To some, today’s publishing definition – “K is for Knowledge” – may seem like a detour from my traditional publishing posts. Look again.
Without appropriate knowledge of the publishing industry a new author hasn’t got a chance.
While writing a publishable book (or other creative work) comes first, sooner or later the author must learn enough about publishing as a business to make the decisions about the future of the author’s work and career. Those decisions must not be made without adequate knowledge.
The Internet offers a wealth of information and educational materials for authors at every stage of every kind of writing career. Whether you choose to self-publish, represent yourself, or seek agency representation and/or a traditional publishing contract, resources abound to help you on your quest. Blogs, websites and social media can put you in touch with agents, attorneys, editors, and authors of every possible skill and stripe. These can be valuable sources of information (and knowledge) for the conscientious author seeking to learn about the publishing industry.
However, discretion plays a part. Expert researchers know that you don’t depend on a single source to establish historical facts. The same wisdom applies to other forms of research. Authors seeking to learn about publishing shouldn’t apply on a single opinion or source. Find at least one other website or trusted professional whose opinion, facts, or advice confirm what you believe to be true.
When you research the industry, or seek information to help with difficult publishing decisions, be sure to seek out reputable sources. “Reputable” means authors or industry professionals with real-world experience in the topics about which they speak. Inexperienced sources often provide less-reliable information even when their intentions are honorable.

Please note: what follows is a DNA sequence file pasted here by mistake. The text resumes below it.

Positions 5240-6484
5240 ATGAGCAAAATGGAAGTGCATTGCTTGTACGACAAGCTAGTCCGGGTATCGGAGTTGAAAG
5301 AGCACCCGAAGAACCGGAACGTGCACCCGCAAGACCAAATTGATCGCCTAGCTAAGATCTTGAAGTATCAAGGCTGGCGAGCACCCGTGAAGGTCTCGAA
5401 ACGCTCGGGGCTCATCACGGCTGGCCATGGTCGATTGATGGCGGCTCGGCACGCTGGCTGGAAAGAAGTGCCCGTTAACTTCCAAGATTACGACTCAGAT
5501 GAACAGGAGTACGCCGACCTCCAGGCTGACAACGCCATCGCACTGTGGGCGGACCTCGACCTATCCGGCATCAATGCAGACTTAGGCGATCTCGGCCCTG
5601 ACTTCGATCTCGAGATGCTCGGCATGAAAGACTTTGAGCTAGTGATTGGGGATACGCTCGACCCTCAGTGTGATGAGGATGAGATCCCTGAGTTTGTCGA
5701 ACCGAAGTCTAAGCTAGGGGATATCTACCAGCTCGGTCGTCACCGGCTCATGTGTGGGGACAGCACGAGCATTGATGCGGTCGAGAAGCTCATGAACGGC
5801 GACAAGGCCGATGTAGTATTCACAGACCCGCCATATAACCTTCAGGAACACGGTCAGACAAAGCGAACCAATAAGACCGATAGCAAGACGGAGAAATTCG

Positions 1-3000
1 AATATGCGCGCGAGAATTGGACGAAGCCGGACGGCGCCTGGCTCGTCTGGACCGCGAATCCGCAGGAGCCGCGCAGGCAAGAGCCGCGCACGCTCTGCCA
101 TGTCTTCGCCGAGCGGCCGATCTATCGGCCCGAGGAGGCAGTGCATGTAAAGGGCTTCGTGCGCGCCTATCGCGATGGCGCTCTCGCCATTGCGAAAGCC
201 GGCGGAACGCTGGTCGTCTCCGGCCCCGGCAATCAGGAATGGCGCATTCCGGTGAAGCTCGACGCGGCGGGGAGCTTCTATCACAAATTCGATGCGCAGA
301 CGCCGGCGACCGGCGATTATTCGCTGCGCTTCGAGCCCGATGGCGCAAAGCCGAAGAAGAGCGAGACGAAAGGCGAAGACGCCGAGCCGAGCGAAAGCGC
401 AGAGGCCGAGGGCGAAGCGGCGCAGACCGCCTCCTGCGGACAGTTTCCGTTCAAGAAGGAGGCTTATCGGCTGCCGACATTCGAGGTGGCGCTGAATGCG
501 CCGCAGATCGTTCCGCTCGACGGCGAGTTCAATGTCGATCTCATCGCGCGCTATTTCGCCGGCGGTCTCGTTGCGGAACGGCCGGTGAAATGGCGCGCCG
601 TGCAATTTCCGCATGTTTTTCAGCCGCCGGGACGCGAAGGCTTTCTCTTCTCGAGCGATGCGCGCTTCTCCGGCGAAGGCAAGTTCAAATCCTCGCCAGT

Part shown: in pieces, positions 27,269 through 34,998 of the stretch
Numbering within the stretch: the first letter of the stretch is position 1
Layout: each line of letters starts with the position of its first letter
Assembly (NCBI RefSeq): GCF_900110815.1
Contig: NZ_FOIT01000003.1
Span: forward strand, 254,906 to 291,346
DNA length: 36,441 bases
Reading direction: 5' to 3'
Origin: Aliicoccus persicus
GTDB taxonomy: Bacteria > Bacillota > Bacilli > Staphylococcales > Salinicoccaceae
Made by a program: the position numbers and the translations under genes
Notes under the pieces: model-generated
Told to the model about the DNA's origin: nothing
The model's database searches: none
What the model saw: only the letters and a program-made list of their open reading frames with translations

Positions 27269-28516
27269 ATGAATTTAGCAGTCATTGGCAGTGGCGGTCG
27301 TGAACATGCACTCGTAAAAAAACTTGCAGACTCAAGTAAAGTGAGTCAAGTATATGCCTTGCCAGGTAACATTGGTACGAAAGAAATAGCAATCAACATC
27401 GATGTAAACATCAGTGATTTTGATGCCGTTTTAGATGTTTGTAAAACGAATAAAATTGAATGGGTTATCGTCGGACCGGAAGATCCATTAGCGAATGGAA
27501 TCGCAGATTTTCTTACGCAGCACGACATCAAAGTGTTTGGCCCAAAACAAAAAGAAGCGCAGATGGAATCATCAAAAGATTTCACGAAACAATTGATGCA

That said, you shouldn’t discount information just because the source is not a household name. Self-published authors often have valuable insights about their experiences with the publishing process. Debut novelists whose works have not yet hit bookshelves may still have useful knowledge about the writing and publishing process. Evaluate each source on the basis of the information presented – does this source agree with other reliable sources on other major points? Does the information comport with what you already know to be true?
No matter where you are in your publishing journey, it’s never too early to start acquiring knowledge about the publishing industry.
You’re never “too new” to start thinking about and planning your career. You might want to hold off on the business cards reading “New York Times Bestselling Author” – but if that’s where you want to end up someday, now is the time to start learning how people get there.
Rely on the knowledge of others who went before you. Build your own knowledge, and then “pay it forward” by sharing with those around you. Some writers do succeed without substantial knowledge of the industry, but far more often – almost all the time – it’s knowledge that provides the real key to writing success.